**Formula:** Cash and Cash Equivalents / Current Liabilities.

- Cash and cash equivalents: Cash refers to the physical currency (Indian Rupees, in notes and coins) that a company has in its possession or in bank accounts that can be withdrawn on demand.

Cash Equivalents are short-term investments that a company can convert into a known amount of cash, typically within three months or less, without a significant risk of change in value. Eg. Treasury bills, money market funds, etc.

**Example:** A manufacturing company with Rs 100,000 in cash and equivalents and Rs 200,000 in liabilities will have a cash ratio of

Cash ratio= 1,00,000/2,00,000=0.5

A cash ratio of 0.5 implies that it will struggle to meet obligations with cash alone.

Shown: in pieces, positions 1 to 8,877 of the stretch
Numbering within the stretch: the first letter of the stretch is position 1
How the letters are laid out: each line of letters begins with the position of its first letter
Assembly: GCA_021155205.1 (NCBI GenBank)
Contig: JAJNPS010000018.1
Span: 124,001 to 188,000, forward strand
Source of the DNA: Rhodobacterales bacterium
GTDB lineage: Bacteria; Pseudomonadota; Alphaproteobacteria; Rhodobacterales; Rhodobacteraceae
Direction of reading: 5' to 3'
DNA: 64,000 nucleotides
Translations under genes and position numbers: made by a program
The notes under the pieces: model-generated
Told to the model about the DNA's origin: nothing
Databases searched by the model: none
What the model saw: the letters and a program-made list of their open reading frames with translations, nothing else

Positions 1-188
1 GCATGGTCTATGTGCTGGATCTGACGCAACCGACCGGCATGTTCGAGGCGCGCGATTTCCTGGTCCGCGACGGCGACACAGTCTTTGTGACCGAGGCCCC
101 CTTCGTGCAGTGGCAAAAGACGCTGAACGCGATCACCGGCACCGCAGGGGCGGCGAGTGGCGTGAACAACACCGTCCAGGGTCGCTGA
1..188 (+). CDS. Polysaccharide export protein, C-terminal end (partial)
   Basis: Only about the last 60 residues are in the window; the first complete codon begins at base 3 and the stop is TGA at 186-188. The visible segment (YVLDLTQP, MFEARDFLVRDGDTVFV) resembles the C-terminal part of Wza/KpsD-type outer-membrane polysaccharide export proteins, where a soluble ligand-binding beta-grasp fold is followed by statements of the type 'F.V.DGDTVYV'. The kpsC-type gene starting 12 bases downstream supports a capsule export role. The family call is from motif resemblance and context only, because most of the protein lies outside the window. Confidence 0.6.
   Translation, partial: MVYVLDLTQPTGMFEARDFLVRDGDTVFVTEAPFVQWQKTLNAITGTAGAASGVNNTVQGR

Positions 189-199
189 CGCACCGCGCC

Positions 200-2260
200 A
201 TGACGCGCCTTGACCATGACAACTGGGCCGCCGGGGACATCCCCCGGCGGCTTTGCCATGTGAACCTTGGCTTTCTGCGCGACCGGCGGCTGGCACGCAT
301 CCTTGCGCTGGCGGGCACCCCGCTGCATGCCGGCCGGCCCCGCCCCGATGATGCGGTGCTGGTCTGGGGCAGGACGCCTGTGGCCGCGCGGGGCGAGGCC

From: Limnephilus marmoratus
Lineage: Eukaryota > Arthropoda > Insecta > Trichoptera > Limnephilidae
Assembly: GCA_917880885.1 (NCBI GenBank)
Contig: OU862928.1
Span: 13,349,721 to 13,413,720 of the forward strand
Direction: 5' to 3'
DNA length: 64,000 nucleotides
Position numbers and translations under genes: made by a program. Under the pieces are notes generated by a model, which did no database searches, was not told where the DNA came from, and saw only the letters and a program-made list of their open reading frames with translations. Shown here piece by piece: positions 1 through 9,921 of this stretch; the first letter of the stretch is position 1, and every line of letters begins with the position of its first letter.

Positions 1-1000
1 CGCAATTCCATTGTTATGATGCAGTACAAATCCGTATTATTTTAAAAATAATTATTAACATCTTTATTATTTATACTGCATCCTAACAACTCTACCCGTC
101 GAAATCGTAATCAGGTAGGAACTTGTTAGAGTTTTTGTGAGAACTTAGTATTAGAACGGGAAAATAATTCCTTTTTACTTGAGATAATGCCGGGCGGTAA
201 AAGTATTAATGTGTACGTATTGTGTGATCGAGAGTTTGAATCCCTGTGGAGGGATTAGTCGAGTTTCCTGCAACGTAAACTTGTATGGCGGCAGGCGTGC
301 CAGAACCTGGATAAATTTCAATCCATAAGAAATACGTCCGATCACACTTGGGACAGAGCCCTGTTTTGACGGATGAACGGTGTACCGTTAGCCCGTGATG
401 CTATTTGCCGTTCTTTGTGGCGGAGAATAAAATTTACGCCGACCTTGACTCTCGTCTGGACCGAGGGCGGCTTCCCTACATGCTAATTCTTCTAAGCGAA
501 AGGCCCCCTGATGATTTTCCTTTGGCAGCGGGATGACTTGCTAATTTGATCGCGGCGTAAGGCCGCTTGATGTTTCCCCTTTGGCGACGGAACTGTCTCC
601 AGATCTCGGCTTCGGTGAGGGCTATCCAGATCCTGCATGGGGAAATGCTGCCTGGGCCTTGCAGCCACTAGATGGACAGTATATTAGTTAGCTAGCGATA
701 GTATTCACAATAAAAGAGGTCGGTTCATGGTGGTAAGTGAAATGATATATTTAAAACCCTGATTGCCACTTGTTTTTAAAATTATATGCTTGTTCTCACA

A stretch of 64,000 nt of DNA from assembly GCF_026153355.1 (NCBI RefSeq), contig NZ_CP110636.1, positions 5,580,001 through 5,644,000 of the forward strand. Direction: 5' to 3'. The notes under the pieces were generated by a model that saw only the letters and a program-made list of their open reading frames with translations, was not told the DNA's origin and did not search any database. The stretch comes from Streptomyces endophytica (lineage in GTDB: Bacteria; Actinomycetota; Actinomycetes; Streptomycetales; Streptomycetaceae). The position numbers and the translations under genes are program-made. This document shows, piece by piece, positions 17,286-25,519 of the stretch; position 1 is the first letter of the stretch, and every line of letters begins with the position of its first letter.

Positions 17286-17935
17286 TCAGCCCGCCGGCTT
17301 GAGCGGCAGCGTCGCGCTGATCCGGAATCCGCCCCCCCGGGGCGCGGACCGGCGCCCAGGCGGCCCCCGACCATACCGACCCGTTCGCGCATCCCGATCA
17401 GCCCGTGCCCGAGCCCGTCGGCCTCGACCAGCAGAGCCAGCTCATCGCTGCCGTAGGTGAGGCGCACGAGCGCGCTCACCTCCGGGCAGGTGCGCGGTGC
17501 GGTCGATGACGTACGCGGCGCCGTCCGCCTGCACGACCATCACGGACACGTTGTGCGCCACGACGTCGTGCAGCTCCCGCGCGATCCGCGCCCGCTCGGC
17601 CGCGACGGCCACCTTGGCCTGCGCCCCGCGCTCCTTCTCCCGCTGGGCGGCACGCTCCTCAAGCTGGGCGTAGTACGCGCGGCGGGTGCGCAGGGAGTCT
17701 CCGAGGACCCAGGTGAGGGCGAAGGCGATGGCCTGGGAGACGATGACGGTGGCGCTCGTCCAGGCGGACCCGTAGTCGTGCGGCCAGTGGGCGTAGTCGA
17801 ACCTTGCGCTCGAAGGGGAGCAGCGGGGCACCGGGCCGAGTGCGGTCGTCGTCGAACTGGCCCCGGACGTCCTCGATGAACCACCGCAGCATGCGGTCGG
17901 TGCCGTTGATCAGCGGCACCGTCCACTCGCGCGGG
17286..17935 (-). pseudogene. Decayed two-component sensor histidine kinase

**Absolute liquid ratio**

This ratio further sharpens the liquidity focus. It considers only the most liquid assets. **Absolute liquid ratio** points out a company’s ability to cover liabilities almost immediately.

**Absolute liquid ratio Formula:** (Cash + Marketable Securities) / Current Liabilities.

- Marketable Securities: These are investments that can be quickly sold in the market with minimal loss of value. Eg. G-Secs, corporate bonds, etc.

**Example:** An IT firm with Rs 2,00,000 in cash, Rs 50,000 in marketable securities, and Rs 1,50,000 in liabilities. The absolute liquid ratio is:

2,00,000 + 50,000/1,50,000= 1.67

This ratio of 1.67 is a strong indicator of liquid financial health.

**Basic defence ratio**

The basic defence ratio determines how long a company can run on its cash expenses without seeking external assistance. It is also called the basic defence interval.

**Formula:** Cash and Cash Equivalents / Daily Operational Expenditure.